List of Locations: Unable to sit around dormant for six years Pinewood went ahead and rented out the 007 studio for a variety of productions. Hey, we all gots to pay the bills. When EON finally came calling the soundstage the Bond built was booked. Long time Bond set designers Peter Lamont found an abandoned Rolls-Royce factory at the Leavesden Aerodrome in Hertordshire, England and converted it to create, say it with me, one of the largest soundstages in the world. I think working in this new location was key in helping Brosnan feel like he could make Bond his. Extremely conscious of the legacy of past Bond’s, Brosnan talks on the DVD extras about the “factory having a good feel because there are no ghosts of Sean or Roger.” (Funny, he never once mentioned Timothy.) Shooting inside Russia for the first time, St. Petersburg is the background to the biggest set piece, the tank case. That said, several St. Petersburg streets were recreated on a back lot so the tank could smash walls without smashing real walls. Cuba however was still a no go zone so Puerto Rico stood in for the island nation. The deep dish base is actually a real dish radio telescope located at Arecibo Observatory in Puerto Rico. Also seen in Contact (1997), the 1000 feet wide dish with a 500 foot transmitter is used to look for signs of alien life and is the largest radio telescope in the world. The Principality of Monaco, a country so small it could fit inside Central Park, is home to the Casino de Monte Carlo where Bond first meets Onnatop. The opening bungee jump took place at the Verzasca Dam in Locarno, Switzerland where tourist can bungee jump from the same perch as Bond if they are so inclined. MI6’s new exterior is the actual Ministry of Intelligence building on the River Thames which is just so cool. Finally, the train and tunnel bit was shot on the same stretch of track as the Octopussy circus train sequence. I thought I recognized it …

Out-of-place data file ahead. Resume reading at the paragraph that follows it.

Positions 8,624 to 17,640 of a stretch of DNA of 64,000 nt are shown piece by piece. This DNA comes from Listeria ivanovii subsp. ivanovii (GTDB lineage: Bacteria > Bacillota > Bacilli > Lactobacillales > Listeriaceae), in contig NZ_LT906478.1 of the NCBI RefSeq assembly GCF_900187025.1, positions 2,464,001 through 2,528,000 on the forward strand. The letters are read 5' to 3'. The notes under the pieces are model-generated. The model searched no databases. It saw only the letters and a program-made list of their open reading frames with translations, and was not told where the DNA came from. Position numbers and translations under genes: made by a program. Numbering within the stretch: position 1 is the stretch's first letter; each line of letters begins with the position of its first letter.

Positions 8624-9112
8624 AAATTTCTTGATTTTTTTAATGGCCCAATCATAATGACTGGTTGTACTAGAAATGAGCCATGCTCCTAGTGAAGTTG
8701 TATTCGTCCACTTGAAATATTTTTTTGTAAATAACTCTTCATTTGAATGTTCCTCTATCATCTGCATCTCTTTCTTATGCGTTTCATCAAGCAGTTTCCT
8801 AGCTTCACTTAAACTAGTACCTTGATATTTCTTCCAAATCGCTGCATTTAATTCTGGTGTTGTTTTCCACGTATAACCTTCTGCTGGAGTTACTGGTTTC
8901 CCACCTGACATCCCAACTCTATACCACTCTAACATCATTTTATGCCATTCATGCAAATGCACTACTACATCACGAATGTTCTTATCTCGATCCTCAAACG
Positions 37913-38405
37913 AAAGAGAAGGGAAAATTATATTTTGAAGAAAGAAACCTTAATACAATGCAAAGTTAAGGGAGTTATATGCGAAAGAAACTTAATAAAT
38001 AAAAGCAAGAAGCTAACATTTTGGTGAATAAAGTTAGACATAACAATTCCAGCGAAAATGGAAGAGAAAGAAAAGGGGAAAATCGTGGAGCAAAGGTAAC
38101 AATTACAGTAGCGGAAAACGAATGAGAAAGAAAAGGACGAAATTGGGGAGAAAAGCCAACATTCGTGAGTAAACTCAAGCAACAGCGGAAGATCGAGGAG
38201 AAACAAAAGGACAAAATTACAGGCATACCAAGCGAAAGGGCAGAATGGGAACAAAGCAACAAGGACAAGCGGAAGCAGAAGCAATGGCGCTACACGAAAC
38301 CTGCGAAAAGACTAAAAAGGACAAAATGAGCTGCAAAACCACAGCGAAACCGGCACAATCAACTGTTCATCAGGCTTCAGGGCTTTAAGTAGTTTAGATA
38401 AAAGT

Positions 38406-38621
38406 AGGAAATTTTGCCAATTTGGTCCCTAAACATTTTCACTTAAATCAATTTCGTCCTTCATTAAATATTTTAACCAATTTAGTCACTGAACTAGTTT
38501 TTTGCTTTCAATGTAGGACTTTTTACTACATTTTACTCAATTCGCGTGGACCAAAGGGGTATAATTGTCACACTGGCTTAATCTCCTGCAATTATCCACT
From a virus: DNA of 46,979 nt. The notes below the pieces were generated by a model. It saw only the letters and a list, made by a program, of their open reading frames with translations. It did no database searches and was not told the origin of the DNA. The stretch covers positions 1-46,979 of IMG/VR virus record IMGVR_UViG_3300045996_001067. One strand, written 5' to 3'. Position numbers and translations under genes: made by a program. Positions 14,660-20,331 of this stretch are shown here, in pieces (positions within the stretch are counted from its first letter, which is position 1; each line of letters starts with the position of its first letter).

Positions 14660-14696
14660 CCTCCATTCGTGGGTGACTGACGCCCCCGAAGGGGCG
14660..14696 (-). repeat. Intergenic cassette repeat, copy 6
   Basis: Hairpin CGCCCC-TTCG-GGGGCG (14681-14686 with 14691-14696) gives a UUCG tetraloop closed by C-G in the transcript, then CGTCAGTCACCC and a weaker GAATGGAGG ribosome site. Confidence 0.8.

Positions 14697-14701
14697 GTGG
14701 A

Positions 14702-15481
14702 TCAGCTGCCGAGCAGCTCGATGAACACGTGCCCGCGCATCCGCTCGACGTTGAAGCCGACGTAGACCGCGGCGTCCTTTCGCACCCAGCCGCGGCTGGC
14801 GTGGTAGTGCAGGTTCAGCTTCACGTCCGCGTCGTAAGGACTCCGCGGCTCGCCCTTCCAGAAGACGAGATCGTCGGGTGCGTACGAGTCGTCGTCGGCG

Capt. Sully, real life james Bond.